Ancient Greek astronomers such as Aristarchus of Samos, Hipparchus, and Claudius Ptolemy also used geometrical methods, while arithmetical methods are attested in the Antikythera mechanism and in Greco-Roman astronomical papyri from Egypt. However, the Babylonian trapezoid procedures are geometrical in a different sense than the methods of the mentioned Greek astronomers, since the geometrical figures describe configurations not in physical space but in an abstract mathematical space defined by time and velocity (daily displacement). (emphasis added)
The distinction being made here is the difference between imagining the idealized spatial figures of geometry against the spatial arrangement of observed celestial objects versus imagining the idealized spatial figures of geometry as a description of the relations within a purely numeric set of measurements. There’s a big difference, a major difference, that open paths to modern mathematics.
Ossendrijver also describes, a bit more specifically, the 14th century European scholars whose work, until now, was seen as the first use of these techniques:
The “Oxford calculators” of the 14th century CE, who were centered at Merton College, Oxford, are credited with formulating the “Mertonian mean speed theorem” for the distance traveled by a uniformly accelerating body, corresponding to the modern formula s = t•(v0 + v1)/2, where v0 and v1 are the initial and final velocities. In the same century Nicole Oresme, in Paris, devised graphical methods that enabled him to prove this relation by computing it as the area of a trapezoid of width t and heights v0 and v1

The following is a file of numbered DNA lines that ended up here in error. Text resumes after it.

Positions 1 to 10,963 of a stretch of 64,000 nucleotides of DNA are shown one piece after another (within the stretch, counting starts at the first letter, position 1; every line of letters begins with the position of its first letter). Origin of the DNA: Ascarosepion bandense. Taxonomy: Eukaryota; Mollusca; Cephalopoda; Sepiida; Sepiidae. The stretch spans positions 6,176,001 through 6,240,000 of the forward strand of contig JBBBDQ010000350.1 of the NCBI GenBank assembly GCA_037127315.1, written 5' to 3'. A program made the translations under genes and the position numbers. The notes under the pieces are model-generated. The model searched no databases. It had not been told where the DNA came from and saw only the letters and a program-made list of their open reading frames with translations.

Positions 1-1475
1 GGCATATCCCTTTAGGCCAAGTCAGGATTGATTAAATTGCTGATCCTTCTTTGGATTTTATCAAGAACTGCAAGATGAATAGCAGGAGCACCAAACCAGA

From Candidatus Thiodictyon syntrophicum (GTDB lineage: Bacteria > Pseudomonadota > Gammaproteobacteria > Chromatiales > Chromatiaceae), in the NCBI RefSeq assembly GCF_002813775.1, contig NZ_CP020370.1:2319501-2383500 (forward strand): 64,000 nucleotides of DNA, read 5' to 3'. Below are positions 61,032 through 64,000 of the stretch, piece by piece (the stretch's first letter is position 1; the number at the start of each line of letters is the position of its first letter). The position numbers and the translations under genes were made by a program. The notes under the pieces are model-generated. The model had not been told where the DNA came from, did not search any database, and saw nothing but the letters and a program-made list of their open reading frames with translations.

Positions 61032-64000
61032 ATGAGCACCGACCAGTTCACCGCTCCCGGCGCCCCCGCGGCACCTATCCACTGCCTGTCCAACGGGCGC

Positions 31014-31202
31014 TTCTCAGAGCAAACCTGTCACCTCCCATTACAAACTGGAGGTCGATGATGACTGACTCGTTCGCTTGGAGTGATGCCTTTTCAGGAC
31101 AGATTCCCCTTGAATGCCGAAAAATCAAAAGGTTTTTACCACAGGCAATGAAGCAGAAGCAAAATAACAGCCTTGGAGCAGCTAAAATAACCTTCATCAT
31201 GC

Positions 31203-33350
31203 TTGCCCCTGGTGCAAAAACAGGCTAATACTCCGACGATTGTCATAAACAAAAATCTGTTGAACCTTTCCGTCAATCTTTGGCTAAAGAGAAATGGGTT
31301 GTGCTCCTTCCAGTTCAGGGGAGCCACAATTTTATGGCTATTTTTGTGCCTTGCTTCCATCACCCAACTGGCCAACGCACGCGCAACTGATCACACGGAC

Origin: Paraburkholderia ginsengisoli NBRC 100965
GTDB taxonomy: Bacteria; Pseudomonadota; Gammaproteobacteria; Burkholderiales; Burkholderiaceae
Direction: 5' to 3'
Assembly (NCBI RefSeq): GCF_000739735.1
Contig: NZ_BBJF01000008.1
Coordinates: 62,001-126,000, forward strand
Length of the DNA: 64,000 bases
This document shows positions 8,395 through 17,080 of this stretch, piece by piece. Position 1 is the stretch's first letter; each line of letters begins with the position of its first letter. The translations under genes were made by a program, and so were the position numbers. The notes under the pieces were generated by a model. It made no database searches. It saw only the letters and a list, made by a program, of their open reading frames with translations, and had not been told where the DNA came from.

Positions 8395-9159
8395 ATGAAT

Mark Thakkar wrote an article on these calculators for a 2007 issue of Oxford Today with emphasis on the imaginative nature of their analyses.
These scholars busied themselves with quantitative analyses of qualities such as heat, colour, density and light. But their experiments were those of the imagination; practical experiments would have been of little help in any case without suitable measuring instruments. Indeed, some of the calculators’ works, although ostensibly dealing with the natural world, may best be seen as advanced exercises in logic.
Thakkar reminds the reader that these men were philosophers and theologians, many of whom went on “to enjoy high-profile careers in politics or the Church.”
He also says this:
…with hindsight we can see that the calculators made an important advance by treating qualities such as heat and force as quantifiable at all, even if only theoretically. although the problems they set themselves stemmed from imaginary situations rather than actual experiments, they nonetheless ‘introduced mathematics into scholastic philosophy’, as Leibniz put it. This influential move facilitated the full-scale application of mathematics to the real world that characterized the Scientific revolution and culminated triumphantly in Newton’s laws of motion.
I find it worth noting that reports of the ancient Babylonian accomplishment, as well as accounts of thinkers once credited with being the originators of these novel conceptualizations, necessarily include the theological considerations of their cultures.